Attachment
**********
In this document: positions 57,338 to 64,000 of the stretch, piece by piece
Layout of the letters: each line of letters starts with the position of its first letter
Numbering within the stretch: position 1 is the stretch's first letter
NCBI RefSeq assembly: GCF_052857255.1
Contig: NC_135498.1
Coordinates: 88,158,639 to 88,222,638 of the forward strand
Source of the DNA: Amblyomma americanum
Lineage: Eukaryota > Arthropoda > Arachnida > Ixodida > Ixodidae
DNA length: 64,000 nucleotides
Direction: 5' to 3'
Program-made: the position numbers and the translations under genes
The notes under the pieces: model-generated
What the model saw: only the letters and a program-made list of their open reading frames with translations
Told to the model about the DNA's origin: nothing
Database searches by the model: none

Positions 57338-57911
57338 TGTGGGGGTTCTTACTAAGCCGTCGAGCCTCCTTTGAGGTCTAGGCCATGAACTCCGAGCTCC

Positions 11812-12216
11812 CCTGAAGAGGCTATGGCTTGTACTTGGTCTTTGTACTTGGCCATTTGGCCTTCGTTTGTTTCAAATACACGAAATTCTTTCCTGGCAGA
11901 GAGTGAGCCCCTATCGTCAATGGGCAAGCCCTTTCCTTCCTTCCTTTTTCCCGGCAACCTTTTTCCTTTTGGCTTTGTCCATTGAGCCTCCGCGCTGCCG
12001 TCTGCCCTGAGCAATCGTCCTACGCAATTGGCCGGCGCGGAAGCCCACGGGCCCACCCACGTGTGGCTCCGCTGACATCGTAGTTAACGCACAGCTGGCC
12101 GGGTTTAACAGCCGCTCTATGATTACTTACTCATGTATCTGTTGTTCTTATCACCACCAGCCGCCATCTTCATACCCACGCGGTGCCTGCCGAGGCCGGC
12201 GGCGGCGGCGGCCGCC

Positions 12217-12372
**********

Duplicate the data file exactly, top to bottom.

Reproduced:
In this document: positions 57,338 to 64,000 of the stretch, piece by piece
Layout of the letters: each line of letters starts with the position of its first letter
Numbering within the stretch: position 1 is the stretch's first letter
NCBI RefSeq assembly: GCF_052857255.1
Contig: NC_135498.1
Coordinates: 88,158,639 to 88,222,638 of the forward strand
Source of the DNA: Amblyomma americanum
Lineage: Eukaryota > Arthropoda > Arachnida > Ixodida > Ixodidae
DNA length: 64,000 nucleotides
Direction: 5' to 3'
Program-made: the position numbers and the translations under genes
The notes under the pieces: model-generated
What the model saw: only the letters and a program-made list of their open reading frames with translations
Told to the model about the DNA's origin: nothing
Database searches by the model: none

Positions 57338-57911
57338 TGTGGGGGTTCTTACTAAGCCGTCGAGCCTCCTTTGAGGTCTAGGCCATGAACTCCGAGCTCC

Positions 11812-12216
11812 CCTGAAGAGGCTATGGCTTGTACTTGGTCTTTGTACTTGGCCATTTGGCCTTCGTTTGTTTCAAATACACGAAATTCTTTCCTGGCAGA
11901 GAGTGAGCCCCTATCGTCAATGGGCAAGCCCTTTCCTTCCTTCCTTTTTCCCGGCAACCTTTTTCCTTTTGGCTTTGTCCATTGAGCCTCCGCGCTGCCG
12001 TCTGCCCTGAGCAATCGTCCTACGCAATTGGCCGGCGCGGAAGCCCACGGGCCCACCCACGTGTGGCTCCGCTGACATCGTAGTTAACGCACAGCTGGCC
12101 GGGTTTAACAGCCGCTCTATGATTACTTACTCATGTATCTGTTGTTCTTATCACCACCAGCCGCCATCTTCATACCCACGCGGTGCCTGCCGAGGCCGGC
12201 GGCGGCGGCGGCCGCC

Positions 12217-12372